I stumbled upon this book after reading the fascinating saga of the discovery of the Death Valley Germans – a family of tourists who disappeared into the California desert in 1996, and whose remains were finally discovered by search & rescue volunteer Tom Mahood in 2010. From this and from Over the Edge, I have learned never to drive a minivan offroad in the desert, to always carry twice as much water as I think I’ll need, and also to stay far, far away from Death Valley.
Books – It’s summertime, and what better time to read about people dying alone in the wilderness. Right? No? Just me then. I’m not a camping person, and maybe that’s why I’ve always been fascinated by stories of outdoors adventures going horribly wrong. It’s safely scary: while it’s real, I can be comfortably certain that I will never starve to death in the Alaskan wilderness, because there is no way I would be there in the first place.
But somehow I’d never read Jon Krakauer’s classic Into the Wild, about Chris McCandless, a young man who trekked across the country alone, then survived more than a hundred days in central Alaska, on his own with virtually no supplies other than what he could hunt or gather, before succumbing to the elements (and, Krakauer argues, some toxic potato seeds). I knew I had to read it, though, when I saw that Chris’s sister, Carine McCandless, had written her own memoir, The Wild Truth.
A lot of people, after reading Into the Wild or seeing the movie based on the book, thought of Chris as an irresponsible, immature kid, who never thought about what his disappearance would do to his family. Really, Carine says, their parents were physically and emotionally abusive, and Chris had tried over and over again to reconcile with them before cutting them out of his life completely just before embarking on his fatal trip – a hard, painful separation that Carine herself took decades later. She’d asked Krakauer not to write the truth about their parents in his book, hoping then that her relationship with them could still be saved. The two books together are a powerful story about how our families shape our relationships with ourselves and the rest of the world, and the lengths people will go to when they need to escape that influence.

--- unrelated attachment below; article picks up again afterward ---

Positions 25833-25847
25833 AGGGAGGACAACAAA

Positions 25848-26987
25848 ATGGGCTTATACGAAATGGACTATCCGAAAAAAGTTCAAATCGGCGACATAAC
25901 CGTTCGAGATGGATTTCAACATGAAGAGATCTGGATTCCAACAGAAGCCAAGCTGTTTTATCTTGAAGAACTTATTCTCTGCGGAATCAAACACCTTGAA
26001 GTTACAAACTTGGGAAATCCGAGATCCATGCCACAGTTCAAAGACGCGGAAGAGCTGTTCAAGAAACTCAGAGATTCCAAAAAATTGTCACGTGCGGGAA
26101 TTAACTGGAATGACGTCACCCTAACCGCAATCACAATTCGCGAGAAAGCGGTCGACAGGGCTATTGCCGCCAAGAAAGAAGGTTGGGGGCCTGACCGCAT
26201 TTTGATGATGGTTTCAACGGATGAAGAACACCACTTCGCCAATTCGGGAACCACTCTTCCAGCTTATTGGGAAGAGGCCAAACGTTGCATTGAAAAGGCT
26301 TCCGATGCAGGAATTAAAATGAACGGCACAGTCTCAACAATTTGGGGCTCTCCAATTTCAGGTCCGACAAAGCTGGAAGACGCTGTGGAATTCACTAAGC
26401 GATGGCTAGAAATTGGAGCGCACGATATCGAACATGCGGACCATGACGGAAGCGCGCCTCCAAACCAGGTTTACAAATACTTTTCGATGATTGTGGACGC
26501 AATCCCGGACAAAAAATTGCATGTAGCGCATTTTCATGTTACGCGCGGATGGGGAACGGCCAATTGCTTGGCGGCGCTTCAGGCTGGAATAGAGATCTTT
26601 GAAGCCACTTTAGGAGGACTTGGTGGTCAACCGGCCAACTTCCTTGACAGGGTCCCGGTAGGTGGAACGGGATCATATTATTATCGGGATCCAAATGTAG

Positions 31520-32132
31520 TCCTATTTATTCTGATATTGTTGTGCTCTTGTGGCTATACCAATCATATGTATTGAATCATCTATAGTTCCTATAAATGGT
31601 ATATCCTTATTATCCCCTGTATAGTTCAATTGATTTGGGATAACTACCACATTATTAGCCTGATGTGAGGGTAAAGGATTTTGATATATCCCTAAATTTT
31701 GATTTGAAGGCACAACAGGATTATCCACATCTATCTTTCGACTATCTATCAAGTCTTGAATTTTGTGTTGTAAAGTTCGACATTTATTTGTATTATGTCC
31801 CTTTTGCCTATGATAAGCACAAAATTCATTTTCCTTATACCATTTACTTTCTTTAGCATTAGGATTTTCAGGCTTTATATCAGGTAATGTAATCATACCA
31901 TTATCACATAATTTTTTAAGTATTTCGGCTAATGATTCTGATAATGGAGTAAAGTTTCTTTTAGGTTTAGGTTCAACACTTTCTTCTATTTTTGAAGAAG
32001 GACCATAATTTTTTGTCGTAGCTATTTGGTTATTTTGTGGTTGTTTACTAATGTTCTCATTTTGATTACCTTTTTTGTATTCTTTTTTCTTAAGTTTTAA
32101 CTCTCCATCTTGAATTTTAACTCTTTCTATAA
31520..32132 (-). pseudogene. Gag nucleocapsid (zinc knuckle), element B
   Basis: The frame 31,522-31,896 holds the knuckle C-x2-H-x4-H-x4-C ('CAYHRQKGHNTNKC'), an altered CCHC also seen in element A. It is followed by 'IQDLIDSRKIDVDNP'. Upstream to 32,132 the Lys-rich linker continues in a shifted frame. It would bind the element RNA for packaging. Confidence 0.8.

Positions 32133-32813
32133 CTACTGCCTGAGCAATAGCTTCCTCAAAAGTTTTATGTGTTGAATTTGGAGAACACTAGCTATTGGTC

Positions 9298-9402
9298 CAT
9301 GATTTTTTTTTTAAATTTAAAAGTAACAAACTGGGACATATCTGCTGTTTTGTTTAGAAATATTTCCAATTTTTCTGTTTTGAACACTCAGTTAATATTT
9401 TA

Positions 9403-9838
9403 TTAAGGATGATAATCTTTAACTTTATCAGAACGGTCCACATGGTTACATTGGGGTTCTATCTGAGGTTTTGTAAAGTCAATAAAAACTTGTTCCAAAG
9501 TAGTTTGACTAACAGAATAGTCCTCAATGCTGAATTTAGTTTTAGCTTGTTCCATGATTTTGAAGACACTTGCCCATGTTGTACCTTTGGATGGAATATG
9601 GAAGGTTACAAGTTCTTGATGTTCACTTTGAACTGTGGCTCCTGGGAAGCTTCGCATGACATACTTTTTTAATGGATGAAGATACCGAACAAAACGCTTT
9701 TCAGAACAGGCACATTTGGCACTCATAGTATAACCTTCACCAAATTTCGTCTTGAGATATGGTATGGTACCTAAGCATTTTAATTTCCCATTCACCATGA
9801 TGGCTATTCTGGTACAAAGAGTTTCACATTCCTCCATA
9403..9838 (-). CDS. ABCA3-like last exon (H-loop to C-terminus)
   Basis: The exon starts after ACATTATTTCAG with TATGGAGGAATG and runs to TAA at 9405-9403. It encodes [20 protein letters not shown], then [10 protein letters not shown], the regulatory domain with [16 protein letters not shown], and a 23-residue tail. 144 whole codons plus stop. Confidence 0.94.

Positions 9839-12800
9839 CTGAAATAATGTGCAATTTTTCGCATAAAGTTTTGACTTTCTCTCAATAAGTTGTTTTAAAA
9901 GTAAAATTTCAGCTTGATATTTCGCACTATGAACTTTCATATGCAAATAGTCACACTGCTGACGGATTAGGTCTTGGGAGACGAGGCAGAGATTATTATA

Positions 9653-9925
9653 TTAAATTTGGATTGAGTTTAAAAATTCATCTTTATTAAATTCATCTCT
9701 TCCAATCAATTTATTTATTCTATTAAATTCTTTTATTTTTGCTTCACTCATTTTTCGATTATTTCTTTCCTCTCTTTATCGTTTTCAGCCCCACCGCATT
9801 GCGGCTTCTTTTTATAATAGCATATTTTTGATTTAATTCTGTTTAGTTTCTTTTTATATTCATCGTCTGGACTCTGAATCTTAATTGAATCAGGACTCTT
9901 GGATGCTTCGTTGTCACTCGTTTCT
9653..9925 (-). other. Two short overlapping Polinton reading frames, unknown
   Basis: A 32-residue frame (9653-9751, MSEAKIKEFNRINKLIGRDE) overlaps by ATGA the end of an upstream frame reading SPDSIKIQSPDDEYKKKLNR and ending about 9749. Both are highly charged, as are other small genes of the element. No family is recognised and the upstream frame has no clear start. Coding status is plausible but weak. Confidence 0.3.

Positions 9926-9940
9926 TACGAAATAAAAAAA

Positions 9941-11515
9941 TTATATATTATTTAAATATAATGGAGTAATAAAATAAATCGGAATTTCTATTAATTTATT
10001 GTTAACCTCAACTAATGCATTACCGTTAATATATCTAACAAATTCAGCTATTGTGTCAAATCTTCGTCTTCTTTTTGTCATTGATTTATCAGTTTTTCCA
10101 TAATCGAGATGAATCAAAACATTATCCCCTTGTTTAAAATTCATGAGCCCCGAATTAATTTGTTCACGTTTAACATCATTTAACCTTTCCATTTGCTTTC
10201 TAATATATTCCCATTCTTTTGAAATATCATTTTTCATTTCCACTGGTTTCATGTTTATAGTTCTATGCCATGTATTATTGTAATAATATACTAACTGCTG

Book – One day the stars go out. A mysterious membrane has encircled the Earth, and the only thing that gets in is sunlight. And then it’s discovered that the membrane doesn’t just seal the Earth off in space, but also in time, and eons are passing in the rest of the galaxy to every Earth minute. The story of the panicked Earth is told by Tyler Dupree, childhood friend of genius and technology heir Jason Lawton, who will eventually construct a space program dedicated to divining the mystery of the Spin membrane and the Hypotheticals who put it there. Isaac becomes a doctor, and is hired as Jason’s personal physician, a position that lets him watch the whole thing go spiraling out of control.
Science fiction with big ideas often suffers from unrealistic or just uninteresting characters, but I never had that problem with Spin. Tyler, Jason, and Jason’s twin sister Diane are all complex people with deep personal connections in addition to their role in helping the world recover the global disaster that is the Spin – Jason and Diane both push against their politically powerful father, E.D., in different ways, while Tyler is hyper-aware of his position relative to them: he’s the son of their family’s housekeeper. The way their personal dramas play out on a global, even a galactic, scale parallels the accelerated timeline of the Earth under the Spin.
Book – Tara Abernathy is a contract lawyer. Wait, no, don’t run away – I swear this is a fantasy novel, and a really good one, too. In Gladstone’s post-war fantasy world, contracts regulate and control the use of magic, called Craft. In recent history, Craftsmen (and women) overthrew the gods, shifting control of magical power into mortal hands. But remnants of the old religions still exist. And the old gods do, too – so long as they abide by their contracts.
That’s what Tara and her boss are investigating: Kos Everburning, a god of the city of Alt Coulomb, has died and defaulted on his contract. In order to keep the power on, and to forestall political upheaval, they have to prove that Kos was murdered.
Three Parts Dead isn’t always the easiest book to read (Gladstone subscribes to the “throw them in the deep end and see if they can swim” school of worldbuilding), but it’s never boring. This is the first in Gladstone’s ongoing Craft series. The sequel, Two Serpents Rise, features an entirely different cast of characters in a city halfway around the world from Alt Coulomb, but as the series goes on, the storylines begin to converge. It’s deep, fascinating, twisty stuff, and totally worth the effort it can sometimes take.